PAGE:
re: American Dream
Los Angeles CA
Guthrie + Buresh was one of six LA based firms that proposed new strategies for increasing housing density in a variety of single family neighborhoods in Los Angeles. The work was exhibited at Barnsdall Art Park and published in Re: American Dream: 6 Urban Housing Prototypes for Los Angeles.
This proposal creates a space that is between the purely suburban and the historically urban, between the private and the public. Guthrie + Buresh examined a specific neighborhood, with site boundaries of La Brea Boulevard and Fairfax to the east and west, and Melrose Avenue and Beverly Boulevard to the north and south, all streets with heavy commercial use. Inside this neighborhood lies a 1930’s era tract of small freestanding single-family houses. Implicit is a recognition and acceptance of the archetypal American desire for a freestanding single-family dwelling. Existing conditions such as the street as primary public space, the opacity of the property line, the house as an individualized object, the necessity for private and open space, the psychological importance of the lawn, the predominant horizontality of Los Angeles, and the perceptual dominance of the sky were accepted as essential components to the single family dwelling.
Within this neighborhood the apparent homogeneity of tract housing belies several distinctive spatial and usage types. These distinctions were heightened by manipulating the current typology of the streets, and imagining three new street types: hybrid, private and open. Within this hierarchical overlay of distinctive street types a new form of dwelling developed, an object/field blur composed of streets, buildings, space, and their occupation.
These streets are currently thoroughfares lined with existing single-family houses behind a front yard setback. In response to the heavy automobile use of these streets and the reality of the many people who now work in their homes, we propose adding small-scale offices and studios at the front property line, with housing leaning out over them. The working studios will serve as visual, aural and zoning buffers between the residential and the street.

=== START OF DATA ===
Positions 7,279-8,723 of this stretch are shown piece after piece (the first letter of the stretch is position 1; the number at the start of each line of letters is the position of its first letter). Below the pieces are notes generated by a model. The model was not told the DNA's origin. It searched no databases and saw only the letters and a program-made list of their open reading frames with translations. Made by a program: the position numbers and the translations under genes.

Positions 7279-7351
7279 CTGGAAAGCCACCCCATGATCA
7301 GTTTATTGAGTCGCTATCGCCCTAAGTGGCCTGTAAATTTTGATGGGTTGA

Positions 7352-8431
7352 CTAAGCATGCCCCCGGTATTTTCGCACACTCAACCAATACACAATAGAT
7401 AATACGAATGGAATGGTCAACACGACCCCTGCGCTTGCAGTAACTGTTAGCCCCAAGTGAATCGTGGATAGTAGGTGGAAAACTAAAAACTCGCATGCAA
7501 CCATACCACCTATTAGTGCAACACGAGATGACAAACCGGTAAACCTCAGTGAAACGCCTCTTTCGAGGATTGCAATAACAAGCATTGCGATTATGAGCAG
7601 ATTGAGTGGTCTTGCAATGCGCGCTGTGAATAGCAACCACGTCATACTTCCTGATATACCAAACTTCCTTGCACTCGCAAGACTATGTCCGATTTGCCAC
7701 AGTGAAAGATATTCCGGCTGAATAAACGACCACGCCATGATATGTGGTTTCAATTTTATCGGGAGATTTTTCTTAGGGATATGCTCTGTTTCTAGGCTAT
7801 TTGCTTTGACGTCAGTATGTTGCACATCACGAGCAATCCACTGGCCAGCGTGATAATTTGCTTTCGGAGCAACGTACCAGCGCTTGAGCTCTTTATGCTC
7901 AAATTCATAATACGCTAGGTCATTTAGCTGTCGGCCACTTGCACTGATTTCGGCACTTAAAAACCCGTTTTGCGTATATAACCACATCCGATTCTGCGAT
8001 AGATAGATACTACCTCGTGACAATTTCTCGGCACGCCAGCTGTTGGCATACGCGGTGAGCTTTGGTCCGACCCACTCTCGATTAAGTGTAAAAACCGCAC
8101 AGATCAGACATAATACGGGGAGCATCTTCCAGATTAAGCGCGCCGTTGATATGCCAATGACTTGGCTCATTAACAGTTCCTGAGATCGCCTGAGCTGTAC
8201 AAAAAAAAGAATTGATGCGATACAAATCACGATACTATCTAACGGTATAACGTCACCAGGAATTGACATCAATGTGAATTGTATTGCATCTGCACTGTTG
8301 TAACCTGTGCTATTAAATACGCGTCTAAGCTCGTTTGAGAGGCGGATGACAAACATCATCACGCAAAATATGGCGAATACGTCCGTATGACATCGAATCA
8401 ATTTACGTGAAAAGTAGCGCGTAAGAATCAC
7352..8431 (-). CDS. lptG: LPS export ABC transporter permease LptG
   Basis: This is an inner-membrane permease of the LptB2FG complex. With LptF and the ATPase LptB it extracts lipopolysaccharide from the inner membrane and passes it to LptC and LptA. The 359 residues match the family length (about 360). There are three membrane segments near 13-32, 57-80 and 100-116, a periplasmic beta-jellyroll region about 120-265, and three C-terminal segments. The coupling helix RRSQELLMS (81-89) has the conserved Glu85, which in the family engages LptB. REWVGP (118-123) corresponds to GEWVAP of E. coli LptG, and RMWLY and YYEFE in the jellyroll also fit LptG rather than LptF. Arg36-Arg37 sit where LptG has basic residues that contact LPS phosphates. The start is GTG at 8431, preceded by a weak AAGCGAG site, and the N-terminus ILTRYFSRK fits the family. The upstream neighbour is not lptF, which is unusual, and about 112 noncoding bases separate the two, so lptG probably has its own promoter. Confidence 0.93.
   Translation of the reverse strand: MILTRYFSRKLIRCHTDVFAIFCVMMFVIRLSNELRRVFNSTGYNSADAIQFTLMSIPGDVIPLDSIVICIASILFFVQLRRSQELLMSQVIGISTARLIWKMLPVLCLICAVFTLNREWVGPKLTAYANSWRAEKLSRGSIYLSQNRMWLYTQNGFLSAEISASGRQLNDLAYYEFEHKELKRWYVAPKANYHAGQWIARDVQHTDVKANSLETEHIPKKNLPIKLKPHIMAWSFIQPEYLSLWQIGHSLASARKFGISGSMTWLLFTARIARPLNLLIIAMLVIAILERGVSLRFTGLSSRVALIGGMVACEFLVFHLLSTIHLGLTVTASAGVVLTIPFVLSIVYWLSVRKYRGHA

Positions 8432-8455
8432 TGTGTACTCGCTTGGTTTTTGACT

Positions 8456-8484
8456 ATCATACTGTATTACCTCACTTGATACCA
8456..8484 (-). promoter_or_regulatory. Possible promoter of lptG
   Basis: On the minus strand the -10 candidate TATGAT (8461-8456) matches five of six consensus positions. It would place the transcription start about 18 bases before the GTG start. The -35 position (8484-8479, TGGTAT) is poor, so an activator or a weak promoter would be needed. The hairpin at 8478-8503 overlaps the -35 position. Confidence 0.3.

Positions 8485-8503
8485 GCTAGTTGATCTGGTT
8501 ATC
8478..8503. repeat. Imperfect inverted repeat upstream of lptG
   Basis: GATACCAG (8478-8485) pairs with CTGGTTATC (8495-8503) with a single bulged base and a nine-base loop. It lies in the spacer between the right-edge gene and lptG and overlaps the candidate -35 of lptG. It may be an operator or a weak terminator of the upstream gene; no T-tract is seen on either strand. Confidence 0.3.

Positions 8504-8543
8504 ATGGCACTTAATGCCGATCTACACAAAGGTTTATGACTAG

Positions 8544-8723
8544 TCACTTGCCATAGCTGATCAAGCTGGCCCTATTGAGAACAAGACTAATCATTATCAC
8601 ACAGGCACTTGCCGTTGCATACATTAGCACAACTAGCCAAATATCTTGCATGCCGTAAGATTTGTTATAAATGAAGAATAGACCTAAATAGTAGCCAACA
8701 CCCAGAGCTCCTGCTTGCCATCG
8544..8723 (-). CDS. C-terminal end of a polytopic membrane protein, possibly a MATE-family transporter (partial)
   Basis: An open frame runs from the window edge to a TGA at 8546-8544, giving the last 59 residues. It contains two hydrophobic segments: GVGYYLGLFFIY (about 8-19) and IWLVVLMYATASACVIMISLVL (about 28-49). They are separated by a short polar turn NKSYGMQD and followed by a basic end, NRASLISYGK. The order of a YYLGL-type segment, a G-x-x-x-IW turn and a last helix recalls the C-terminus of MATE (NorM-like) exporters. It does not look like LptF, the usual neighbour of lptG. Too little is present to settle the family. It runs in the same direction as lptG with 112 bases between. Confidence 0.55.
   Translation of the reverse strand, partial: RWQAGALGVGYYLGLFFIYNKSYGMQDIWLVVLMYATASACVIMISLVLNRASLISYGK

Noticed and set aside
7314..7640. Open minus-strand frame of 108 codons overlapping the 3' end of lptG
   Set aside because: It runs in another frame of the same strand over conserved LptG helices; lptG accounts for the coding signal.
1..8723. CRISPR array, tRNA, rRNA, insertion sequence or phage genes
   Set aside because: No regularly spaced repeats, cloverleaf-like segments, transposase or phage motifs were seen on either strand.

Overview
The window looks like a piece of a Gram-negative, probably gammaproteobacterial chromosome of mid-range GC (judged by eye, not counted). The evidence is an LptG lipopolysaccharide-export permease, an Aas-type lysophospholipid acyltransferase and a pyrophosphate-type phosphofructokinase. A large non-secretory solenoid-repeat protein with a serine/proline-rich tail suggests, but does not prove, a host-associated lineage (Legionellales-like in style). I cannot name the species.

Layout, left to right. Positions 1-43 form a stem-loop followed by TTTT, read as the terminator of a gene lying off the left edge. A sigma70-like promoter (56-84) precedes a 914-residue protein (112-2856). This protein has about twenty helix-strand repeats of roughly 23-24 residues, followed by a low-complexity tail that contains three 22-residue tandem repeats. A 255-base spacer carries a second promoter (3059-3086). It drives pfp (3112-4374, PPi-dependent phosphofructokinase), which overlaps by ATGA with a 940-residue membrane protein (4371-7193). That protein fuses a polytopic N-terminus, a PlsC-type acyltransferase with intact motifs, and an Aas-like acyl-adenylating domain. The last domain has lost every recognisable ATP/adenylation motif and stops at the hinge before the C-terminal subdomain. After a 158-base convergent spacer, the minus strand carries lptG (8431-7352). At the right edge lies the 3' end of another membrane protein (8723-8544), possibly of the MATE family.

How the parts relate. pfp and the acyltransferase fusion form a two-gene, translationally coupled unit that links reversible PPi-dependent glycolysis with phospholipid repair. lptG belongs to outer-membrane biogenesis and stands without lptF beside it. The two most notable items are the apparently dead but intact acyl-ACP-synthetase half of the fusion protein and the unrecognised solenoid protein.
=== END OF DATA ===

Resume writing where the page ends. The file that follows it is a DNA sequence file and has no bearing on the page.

An access street was inserted as an easement through the existing rear yards. This will eliminate the need for a driveway cutting through the yard to a freestanding garage in the rear (the existing condition). Fronting the new private street will be garages, as well as new housing that hovers over them. With the creation of these streets existing lots can be subdivided crosswise and lengthwise, creating enough room for two separate units where previously there was one, plus an additional unit between lot lines. Within this configuration a required percentage of private open space would be preserved for each house, in addition to shared outdoor space.
Replacing a lightly traveled street will be a common green space interspersed into the new pattern. Programmatically it will function as open space for the neighborhood, though formally it will be both figure and ground. Inserted into the Open Street will be multiple housing and shared community functions. These buildings will be places of refuge, both programmatically and spatially, with their monumentality tempered as they crouch near the ground.